I won a tough election against a long-time incumbent with a message that the Democratic Party needs to build from the ground up and do a better job of engaging voters at a grassroots level. Immediately after the election I began working on a number of ambitious projects, including changing the rules of the Manhattan Democratic Party to ensure transparency and accountability, organizing volunteers to help Democratic candidates in more conservative districts outside the City, and working to connect voters to opportunities for local activism here on the East Side. If you want a play-by-play breakdown of what I’ve been doing to make that happen, take a look at my Progress Blog!
Reforming the Manhattan Democratic Party: Less than two weeks after being elected I began working with a small group of other young, reform-minded District Leaders to write a slate of changes to the rules of the Manhattan Democratic Party. Most of the changes are uncontroversial, but two were seen as direct challenges to the sitting leader and it caused quite a stir when we introduced them to the County Democratic Committee. Nearly all of the rules we proposed were adopted in 2018, and I am now working on pushing complementary measures at the State level.
Organizing for Democrats Nearby: The centerpiece of my campaign was the idea that the Democratic Party in Manhattan had grown too comfortable and complacent, and that one way to re-energize the Party would be to connect volunteers here with competitive races outside the City. Immediately after being elected I started working with local groups in support of State Senator George Latimer’s bid to oust incumbent Republican Rob Astorino for Westchester County Executive (Latimer won), and led an effort to organize phone banks and bus trips in support of challengers to the Independent Democratic Conference and Congressional districts represented by Republicans around NYC in the 2018 midterms.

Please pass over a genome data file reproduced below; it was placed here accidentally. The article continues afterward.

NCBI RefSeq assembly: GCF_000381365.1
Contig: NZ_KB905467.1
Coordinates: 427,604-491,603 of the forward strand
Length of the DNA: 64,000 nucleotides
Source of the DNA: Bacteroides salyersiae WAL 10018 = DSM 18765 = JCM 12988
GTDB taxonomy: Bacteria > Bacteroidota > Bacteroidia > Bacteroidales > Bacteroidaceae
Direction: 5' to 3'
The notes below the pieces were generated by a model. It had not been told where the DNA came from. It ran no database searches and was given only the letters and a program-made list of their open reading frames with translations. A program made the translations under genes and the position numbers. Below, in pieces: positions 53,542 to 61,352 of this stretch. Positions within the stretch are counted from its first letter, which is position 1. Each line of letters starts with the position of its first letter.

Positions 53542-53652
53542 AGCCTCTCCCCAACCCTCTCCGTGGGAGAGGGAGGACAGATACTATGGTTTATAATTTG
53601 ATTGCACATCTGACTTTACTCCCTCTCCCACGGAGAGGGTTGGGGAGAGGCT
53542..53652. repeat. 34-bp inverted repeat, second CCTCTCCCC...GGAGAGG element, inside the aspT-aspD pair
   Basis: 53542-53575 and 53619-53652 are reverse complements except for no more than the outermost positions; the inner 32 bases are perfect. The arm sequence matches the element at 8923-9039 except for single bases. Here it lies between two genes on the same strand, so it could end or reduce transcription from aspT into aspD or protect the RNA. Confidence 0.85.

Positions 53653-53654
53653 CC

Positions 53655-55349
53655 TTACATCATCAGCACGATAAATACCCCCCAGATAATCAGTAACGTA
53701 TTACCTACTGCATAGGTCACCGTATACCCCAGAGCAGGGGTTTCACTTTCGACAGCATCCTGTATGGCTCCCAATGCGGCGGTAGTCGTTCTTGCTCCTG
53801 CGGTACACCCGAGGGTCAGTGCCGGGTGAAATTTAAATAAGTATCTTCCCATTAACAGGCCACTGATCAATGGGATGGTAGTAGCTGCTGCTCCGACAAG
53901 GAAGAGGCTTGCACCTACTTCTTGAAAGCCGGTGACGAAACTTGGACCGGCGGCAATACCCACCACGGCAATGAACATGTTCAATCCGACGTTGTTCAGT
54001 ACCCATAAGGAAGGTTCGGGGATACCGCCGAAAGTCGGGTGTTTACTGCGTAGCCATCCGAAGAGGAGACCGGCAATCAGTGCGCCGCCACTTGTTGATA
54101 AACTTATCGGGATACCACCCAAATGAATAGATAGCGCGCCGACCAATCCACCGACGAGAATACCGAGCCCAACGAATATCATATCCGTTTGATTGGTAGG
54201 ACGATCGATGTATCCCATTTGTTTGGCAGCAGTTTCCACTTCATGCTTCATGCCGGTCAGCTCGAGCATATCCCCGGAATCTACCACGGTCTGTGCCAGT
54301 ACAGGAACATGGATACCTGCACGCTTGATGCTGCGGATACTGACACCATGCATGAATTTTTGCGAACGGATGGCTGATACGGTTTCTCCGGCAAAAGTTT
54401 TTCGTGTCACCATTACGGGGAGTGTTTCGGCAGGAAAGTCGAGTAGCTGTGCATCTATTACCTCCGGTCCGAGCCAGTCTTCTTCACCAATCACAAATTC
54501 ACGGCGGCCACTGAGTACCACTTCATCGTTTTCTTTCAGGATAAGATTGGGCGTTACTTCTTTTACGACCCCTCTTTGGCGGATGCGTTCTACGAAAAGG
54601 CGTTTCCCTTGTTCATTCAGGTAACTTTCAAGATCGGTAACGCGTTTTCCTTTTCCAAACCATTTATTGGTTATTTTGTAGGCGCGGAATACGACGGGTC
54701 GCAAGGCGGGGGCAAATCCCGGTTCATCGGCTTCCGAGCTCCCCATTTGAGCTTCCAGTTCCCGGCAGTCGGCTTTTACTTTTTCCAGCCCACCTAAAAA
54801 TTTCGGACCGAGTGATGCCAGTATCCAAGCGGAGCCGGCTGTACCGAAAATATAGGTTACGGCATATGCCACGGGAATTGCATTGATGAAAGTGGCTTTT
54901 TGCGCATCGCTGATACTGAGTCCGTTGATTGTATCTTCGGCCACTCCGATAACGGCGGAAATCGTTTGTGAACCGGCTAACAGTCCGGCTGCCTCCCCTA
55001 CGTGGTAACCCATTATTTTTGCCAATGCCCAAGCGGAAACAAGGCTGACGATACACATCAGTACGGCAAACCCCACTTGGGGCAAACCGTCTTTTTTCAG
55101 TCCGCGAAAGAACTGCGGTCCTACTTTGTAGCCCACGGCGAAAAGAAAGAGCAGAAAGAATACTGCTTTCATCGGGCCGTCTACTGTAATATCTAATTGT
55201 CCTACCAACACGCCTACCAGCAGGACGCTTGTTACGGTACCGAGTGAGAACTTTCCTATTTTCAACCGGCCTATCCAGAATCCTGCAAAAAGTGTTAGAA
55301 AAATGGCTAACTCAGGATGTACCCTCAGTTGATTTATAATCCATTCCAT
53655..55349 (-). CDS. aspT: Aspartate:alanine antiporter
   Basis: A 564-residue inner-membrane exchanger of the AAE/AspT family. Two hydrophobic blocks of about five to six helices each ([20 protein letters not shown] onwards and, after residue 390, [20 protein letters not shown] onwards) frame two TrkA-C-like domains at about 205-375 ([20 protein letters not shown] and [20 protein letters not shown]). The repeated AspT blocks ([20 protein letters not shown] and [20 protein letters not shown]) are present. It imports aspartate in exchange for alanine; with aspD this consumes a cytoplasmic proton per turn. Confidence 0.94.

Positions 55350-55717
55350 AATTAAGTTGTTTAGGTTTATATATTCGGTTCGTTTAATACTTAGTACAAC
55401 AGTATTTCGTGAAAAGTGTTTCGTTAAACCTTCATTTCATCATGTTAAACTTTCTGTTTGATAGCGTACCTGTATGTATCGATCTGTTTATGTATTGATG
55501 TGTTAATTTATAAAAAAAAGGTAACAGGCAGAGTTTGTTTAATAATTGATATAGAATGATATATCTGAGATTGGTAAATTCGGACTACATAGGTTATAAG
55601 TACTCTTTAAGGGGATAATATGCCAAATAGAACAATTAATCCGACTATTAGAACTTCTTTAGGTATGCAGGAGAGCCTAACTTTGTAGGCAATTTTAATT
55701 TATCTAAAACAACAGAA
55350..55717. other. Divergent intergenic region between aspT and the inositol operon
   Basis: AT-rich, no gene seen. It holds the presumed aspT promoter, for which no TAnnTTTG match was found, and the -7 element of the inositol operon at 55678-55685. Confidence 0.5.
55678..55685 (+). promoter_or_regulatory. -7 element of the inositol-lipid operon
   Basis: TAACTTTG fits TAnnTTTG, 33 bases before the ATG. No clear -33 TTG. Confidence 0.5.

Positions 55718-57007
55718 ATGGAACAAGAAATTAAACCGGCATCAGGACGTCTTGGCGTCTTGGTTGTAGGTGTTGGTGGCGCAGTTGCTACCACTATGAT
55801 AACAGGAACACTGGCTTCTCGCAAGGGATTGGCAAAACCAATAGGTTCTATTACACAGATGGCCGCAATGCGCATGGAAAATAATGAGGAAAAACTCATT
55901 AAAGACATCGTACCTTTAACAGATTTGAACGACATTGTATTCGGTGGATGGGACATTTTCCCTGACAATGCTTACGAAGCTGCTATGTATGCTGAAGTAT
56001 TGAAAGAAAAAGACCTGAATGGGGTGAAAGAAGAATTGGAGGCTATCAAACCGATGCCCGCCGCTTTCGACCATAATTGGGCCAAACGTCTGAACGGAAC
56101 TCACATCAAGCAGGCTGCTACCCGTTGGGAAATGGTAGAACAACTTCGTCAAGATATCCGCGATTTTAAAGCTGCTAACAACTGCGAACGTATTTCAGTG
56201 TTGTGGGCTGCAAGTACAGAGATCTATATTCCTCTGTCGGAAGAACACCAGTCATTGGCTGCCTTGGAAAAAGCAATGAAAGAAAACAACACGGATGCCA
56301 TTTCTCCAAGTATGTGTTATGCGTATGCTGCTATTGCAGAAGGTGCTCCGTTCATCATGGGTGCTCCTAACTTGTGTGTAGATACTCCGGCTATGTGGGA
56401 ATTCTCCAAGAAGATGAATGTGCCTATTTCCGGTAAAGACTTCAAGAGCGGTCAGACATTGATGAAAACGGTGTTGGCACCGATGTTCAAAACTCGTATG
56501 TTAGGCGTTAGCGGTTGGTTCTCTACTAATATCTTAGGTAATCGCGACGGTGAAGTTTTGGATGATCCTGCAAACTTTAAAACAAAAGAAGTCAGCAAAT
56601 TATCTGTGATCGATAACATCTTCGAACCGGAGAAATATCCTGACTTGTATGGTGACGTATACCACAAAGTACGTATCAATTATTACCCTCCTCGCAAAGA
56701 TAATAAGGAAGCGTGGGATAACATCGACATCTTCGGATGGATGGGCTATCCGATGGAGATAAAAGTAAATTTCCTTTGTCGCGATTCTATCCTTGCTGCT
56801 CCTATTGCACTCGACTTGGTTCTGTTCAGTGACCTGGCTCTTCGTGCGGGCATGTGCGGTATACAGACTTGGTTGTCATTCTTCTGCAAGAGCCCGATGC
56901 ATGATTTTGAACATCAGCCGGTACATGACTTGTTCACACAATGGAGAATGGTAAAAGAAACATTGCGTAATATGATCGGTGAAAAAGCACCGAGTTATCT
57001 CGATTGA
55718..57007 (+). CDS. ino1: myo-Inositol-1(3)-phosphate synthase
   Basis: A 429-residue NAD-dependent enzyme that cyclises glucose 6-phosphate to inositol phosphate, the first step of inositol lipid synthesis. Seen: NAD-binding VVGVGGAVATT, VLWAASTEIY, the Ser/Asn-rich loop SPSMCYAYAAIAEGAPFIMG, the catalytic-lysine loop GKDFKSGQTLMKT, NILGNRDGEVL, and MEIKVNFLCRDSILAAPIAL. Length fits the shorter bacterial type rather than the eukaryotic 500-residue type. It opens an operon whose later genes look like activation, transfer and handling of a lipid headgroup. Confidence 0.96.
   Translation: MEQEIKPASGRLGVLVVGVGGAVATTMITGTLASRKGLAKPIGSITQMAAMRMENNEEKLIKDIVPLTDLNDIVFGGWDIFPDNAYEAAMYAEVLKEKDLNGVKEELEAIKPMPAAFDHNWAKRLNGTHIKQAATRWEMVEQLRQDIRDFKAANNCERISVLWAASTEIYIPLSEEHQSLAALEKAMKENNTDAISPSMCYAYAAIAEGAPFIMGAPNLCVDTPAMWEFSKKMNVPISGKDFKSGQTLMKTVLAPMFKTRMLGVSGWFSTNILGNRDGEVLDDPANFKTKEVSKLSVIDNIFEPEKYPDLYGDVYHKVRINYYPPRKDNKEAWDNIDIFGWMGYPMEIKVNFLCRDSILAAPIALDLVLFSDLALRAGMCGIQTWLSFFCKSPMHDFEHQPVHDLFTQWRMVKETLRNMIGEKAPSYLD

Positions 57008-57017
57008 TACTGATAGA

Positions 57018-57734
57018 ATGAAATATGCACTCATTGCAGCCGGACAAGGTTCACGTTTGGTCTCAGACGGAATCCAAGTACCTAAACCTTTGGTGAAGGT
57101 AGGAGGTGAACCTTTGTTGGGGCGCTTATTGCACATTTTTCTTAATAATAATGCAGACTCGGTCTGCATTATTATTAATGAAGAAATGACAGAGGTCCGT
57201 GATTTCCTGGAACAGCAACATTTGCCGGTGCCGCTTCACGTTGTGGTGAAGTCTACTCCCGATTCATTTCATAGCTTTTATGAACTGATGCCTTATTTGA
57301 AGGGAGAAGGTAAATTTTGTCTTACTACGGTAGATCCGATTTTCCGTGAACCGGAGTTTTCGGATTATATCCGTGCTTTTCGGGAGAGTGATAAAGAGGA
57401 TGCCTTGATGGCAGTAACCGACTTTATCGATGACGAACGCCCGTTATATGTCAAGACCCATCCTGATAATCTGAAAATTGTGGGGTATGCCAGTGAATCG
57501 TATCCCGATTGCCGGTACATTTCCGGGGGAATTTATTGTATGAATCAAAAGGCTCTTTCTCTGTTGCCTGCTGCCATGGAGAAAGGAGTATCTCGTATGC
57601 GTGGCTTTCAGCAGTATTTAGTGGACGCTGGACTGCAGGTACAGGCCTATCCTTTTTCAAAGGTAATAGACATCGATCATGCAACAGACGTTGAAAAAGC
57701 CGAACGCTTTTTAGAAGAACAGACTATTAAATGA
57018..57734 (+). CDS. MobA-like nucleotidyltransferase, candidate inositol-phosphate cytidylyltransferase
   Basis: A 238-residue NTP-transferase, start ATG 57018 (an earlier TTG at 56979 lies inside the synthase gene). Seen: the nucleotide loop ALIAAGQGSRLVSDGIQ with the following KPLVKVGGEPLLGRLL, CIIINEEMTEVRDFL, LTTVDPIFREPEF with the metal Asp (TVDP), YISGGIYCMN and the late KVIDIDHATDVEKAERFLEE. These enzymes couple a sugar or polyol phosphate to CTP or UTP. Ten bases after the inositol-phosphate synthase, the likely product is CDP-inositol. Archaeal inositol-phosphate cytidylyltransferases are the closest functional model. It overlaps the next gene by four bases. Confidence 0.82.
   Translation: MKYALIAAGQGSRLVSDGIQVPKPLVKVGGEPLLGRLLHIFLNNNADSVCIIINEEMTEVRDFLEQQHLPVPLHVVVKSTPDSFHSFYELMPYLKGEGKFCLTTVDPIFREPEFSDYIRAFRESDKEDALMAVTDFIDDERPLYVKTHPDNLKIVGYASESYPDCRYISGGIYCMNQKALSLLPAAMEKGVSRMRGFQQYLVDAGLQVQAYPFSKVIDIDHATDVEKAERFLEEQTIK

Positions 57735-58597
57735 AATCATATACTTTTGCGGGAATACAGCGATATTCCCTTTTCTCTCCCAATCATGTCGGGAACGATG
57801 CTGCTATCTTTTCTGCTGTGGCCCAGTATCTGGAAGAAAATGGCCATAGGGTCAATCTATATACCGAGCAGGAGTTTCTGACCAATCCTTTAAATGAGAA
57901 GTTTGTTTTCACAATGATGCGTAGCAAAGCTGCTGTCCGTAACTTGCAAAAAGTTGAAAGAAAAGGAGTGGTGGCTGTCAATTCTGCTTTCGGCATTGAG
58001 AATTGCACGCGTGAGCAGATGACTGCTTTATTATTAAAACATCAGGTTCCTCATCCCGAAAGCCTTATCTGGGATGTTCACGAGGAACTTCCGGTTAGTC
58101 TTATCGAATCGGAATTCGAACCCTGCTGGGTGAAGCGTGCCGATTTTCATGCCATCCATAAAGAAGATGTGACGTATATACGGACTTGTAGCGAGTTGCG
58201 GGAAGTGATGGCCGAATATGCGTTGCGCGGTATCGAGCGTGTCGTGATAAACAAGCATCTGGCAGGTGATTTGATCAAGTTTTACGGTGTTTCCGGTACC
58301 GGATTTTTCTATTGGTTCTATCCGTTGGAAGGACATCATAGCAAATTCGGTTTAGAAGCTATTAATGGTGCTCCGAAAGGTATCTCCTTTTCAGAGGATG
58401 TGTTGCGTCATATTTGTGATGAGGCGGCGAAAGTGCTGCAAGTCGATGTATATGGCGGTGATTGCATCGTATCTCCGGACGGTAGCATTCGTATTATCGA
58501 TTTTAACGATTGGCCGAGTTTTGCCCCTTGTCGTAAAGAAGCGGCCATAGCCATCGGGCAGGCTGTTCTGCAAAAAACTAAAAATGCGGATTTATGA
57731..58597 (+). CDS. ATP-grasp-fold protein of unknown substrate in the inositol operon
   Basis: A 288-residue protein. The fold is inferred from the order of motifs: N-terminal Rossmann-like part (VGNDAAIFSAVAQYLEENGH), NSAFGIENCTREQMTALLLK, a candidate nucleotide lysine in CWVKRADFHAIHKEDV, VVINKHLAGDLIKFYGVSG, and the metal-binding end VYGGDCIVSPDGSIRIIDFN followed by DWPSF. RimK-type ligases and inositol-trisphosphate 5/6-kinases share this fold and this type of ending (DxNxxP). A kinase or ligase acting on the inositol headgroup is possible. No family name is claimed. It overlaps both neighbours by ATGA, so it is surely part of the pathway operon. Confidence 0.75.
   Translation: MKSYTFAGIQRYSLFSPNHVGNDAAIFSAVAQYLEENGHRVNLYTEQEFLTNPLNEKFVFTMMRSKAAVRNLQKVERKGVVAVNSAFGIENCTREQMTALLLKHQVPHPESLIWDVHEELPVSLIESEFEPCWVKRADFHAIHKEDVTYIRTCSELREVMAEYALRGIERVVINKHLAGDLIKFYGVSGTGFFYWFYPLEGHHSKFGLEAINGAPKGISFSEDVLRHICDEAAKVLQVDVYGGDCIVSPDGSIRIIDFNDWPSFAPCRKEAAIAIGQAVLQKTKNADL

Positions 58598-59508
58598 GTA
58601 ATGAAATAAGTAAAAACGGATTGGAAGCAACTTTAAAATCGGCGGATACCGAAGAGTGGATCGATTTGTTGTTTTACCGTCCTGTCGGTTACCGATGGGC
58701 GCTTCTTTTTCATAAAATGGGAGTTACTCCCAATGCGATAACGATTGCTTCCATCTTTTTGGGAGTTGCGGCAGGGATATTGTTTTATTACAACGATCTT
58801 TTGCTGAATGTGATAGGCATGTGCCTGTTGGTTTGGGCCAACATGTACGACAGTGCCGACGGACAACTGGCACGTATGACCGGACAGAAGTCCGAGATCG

Supporting Neighborhood Businesses: In 2017 my colleague Kim Moscaritolo and I hosted a forum on the issue of vacant storefronts. It was clear there was concern from folks in our community, but few resources available to help people better advocate on behalf of their local businesses. In late 2018 we began discussing ways to better engage people on the issue, and founded Yorkville Buy Local. In 2019 we began hosting the Small Business Saturday tour of the neighborhood, which we hope to make an annual event. Take a look at our Facebook page and sign up for our email list here.